All data analyses were conducted using the CLC genomics Workbench (CLCGW, v12, QIAGEN), except the UMI consensus reads, which were made with alignment reads sharing the same UMI, of HS-UMI using Strand NGS (v3.3, Agilent). Prior to importing into CLCGW, UMI reads of HS-UMI were attached to the head of read1 of HS-UMI, because the library prepared using SureSelect XT HS Reagent has a 10-bp UMI on the i5 index read. After importing into CLCGW and adaptor trimming from fastq reads, only the reads of HS-UMI were imported into Strand NGS. UMI consensus read sequences of HS-UMI were generated and those with family size (the number of reads in each family) less than 2 were removed. Then, the reads of HS-UMI were re-imported into CLCGW. All fastq reads were mapped to hg19 reference genome. Duplicate PCR reads were removed from the XT-PCR library. To analyze low-frequency mutations, basic variant detection operation was performed following local realignment operation. The results were corrected using VCF data of Illumina platinum genome NA12878 (https://www.illumina.com.cn/platinumgenomes.html) and compared among library preparation methods under the conditions of read coverage (the number of unique reads that include a given nucleotide) ≥ 20 and read count (the number of variant-supporting reads) ≥ 2.
Firstly, to absolutely exclude fragmented DNA less than a sequence read length of 100 bp and easily confirm the status of adaptor ligation to the fragmented DNA, we began the experiment using DNA of 100 bp to 300 bp resulting from agarose-gel size selection for PCR-free library preparation. The size-selected DNA (4 μg) was ligated to the adaptor using KAPA Hyper prep kit. The adaptor ligation efficiency roughly estimated from the results of the bioanalyzer was about 70‒80% (Fig 2). We hybridized as much as 3000 ng library with the V5 probe. The captured library was denatured, followed by buffer exchange and concentration. Library quantification by qPCR showed that the estimated concentration of the libraries was 70.39 pM. Since this concentration was higher than the final concentration of the sequence library required for HiSeq (10 pM), we considered that these libraries could be sequenced by HiSeq. Therefore, we directly blended the PCR-free library with another 10 pM UMI or non-UMI library, and sequenced 76 million reads, with the sequence yield being about 70% of the yield estimated from the amount of input PCR-free library quantified by qPCR. On the other hand, the yield of UMI and non-UMI libraries sequenced with the PCR-free library was as expected by qPCR.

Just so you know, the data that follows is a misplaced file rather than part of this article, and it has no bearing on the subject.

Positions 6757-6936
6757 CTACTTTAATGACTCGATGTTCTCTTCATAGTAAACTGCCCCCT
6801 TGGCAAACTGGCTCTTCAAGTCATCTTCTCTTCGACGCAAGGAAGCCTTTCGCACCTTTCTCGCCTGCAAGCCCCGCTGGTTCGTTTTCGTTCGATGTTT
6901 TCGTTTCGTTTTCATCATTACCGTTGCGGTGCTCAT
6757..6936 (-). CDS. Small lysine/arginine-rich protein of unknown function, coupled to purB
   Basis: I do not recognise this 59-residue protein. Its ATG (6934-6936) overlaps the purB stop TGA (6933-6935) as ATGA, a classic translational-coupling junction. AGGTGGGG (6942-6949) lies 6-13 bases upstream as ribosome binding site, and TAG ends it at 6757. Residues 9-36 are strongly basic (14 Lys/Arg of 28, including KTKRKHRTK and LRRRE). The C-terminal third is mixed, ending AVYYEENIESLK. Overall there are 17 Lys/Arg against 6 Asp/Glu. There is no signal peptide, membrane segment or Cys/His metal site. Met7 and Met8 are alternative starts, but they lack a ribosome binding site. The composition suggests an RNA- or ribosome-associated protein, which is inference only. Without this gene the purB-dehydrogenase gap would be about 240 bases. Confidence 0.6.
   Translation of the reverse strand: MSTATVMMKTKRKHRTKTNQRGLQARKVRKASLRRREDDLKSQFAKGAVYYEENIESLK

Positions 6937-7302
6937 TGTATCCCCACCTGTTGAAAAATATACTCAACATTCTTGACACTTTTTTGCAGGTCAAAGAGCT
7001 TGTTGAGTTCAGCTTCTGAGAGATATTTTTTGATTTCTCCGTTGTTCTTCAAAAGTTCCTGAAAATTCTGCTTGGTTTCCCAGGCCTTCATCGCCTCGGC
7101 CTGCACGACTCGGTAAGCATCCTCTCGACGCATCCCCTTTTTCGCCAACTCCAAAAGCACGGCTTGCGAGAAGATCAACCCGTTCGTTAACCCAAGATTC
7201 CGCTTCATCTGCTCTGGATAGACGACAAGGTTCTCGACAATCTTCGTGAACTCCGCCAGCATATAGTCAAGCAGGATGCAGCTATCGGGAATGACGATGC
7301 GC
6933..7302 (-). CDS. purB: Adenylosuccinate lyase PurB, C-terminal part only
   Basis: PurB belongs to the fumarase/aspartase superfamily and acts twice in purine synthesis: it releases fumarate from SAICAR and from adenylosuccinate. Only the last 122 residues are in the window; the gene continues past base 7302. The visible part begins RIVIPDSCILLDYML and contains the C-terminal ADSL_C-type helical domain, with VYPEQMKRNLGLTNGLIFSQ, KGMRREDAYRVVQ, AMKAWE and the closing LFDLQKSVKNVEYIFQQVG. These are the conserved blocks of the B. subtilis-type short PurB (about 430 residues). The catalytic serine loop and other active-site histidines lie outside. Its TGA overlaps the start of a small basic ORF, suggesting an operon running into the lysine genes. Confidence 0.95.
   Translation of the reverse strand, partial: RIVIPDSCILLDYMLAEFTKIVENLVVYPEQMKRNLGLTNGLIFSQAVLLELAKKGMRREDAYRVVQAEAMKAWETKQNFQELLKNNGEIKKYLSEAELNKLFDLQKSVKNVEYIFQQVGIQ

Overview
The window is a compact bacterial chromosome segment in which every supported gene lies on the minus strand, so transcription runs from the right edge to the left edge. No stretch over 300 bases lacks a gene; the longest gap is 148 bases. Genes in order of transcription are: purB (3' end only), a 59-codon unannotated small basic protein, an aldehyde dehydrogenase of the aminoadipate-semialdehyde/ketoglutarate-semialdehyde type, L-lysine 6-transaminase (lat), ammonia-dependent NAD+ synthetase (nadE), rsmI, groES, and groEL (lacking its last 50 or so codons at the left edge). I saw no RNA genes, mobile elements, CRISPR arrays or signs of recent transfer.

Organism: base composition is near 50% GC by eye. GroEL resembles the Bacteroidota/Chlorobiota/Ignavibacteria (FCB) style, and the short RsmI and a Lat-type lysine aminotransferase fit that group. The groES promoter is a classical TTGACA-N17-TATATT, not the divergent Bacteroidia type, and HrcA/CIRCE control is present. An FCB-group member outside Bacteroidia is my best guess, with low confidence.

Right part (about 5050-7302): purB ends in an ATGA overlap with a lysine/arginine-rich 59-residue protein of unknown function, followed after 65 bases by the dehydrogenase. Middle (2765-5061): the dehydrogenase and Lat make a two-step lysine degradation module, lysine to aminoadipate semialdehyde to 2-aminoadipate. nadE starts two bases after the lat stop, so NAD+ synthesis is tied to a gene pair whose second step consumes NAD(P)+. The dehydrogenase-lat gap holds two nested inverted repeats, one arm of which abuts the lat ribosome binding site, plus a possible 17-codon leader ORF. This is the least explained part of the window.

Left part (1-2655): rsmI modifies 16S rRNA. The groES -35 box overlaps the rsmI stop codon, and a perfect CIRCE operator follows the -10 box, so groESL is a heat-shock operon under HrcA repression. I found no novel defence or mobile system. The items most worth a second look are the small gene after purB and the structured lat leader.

Comparison among three library preparation methods
To evaluate the accuracy of the PCR-free library method, we carried out three library preparation methods, PCRfree-Soni, HS-UMI, and XT-PCR, and compared the results of variant detection (Fig 1). For the HS-UMI method, we sequenced 359 million reads and 41.8 million consensus reads were obtained, of which only 102 million reads (28.4%) were used to make UMI consensus reads (Table 2). After adaptor trimming, mapping to hg19, removing duplicates (only XT-PCR), and making UMI consensus reads (only HS-UMI), the numbers of reads overlapping with the V5 target regions of HS-UMI, XT-PCR, and PCRfree-Soni were 36,808,046, 63,572,153, and 63,936,438 respectively (Table 2). After local realignment operation, basic variant detection operation was conducted. Reads were mapped throughout the V5 target regions of all three library preparation methods (Fig 3). The coverage map of XT-PCR showed larger variation than that of PCRfree-Soni although the number of mapped reads of these two was approximately equal. The corrected frequency of detected SNP and small indel of PCRfree-Soni was almost the same as that of HS-UMI (Table 2 and Fig 4) and was lower than that of XT-PCR. These results showed that the accuracy of PCR-free method was superior to that of normal exome sequencing with PCR (XT-PCR) and equal to that of UMI corrected method (HS-UMI).